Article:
Given those famous, forthright 1776 words about human equality, it's been easy for some readers and writers of history -- especially progressive ones -- to read the U.S. constitutional convention as a kind of counterrevolution. But despite the Declaration's famous phrase about equality, and despite the elites' blatant push back in 1787 against democratic finance, the 1776 congressmen really never intended to bring about a social, political, or economic revolution within American society. The State House, where the Congress declared independence, was geographically near -- but philosophically far -- from Carpenter's Hall, where popular finance reigned.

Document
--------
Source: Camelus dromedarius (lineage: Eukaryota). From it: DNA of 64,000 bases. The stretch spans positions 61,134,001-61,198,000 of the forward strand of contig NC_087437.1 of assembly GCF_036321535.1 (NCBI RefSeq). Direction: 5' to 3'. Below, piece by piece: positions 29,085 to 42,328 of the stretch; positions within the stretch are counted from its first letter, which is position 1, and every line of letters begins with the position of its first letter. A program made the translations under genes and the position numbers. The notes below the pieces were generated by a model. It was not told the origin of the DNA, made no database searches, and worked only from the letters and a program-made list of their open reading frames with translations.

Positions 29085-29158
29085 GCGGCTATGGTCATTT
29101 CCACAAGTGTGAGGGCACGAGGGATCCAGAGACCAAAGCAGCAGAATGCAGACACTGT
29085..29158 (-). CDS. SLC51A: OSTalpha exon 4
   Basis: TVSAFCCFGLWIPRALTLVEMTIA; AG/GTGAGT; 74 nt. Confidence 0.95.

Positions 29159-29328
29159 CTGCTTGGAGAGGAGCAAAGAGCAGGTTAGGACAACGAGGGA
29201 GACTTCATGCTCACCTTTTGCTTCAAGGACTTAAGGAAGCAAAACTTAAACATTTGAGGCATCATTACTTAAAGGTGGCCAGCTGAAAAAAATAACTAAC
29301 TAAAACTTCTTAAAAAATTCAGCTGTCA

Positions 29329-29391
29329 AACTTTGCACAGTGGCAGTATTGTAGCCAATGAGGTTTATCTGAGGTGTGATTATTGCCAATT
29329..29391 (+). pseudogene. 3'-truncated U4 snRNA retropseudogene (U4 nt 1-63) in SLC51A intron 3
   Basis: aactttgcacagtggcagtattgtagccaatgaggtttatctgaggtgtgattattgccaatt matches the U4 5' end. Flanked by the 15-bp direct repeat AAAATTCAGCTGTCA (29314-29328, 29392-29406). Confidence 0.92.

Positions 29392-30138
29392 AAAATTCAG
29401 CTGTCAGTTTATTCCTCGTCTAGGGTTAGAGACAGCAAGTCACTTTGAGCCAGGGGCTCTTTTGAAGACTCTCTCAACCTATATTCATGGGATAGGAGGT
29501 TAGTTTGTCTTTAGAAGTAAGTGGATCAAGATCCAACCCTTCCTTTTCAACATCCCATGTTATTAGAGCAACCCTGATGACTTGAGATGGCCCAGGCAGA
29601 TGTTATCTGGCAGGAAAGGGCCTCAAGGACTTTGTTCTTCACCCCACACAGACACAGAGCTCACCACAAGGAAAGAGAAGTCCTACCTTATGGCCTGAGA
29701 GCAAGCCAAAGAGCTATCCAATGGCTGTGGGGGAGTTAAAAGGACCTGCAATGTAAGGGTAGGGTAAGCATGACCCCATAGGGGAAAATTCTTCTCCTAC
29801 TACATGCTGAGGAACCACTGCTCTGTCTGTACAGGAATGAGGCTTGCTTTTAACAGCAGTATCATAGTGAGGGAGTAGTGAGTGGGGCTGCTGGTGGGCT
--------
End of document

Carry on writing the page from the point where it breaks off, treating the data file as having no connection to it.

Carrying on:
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Fuzzy notions that the independence Congress sought included social equality, or that the Constitution contradicts the Declaration, distract us from the real significance of surprising relationships -- strikingly salient for our political and economic struggles today -- between the genteel men of the State House and the rowdy democrats of Carpenter's Hall in the great year of 1776.

Jefferson Didn't Mean "Economically Equal"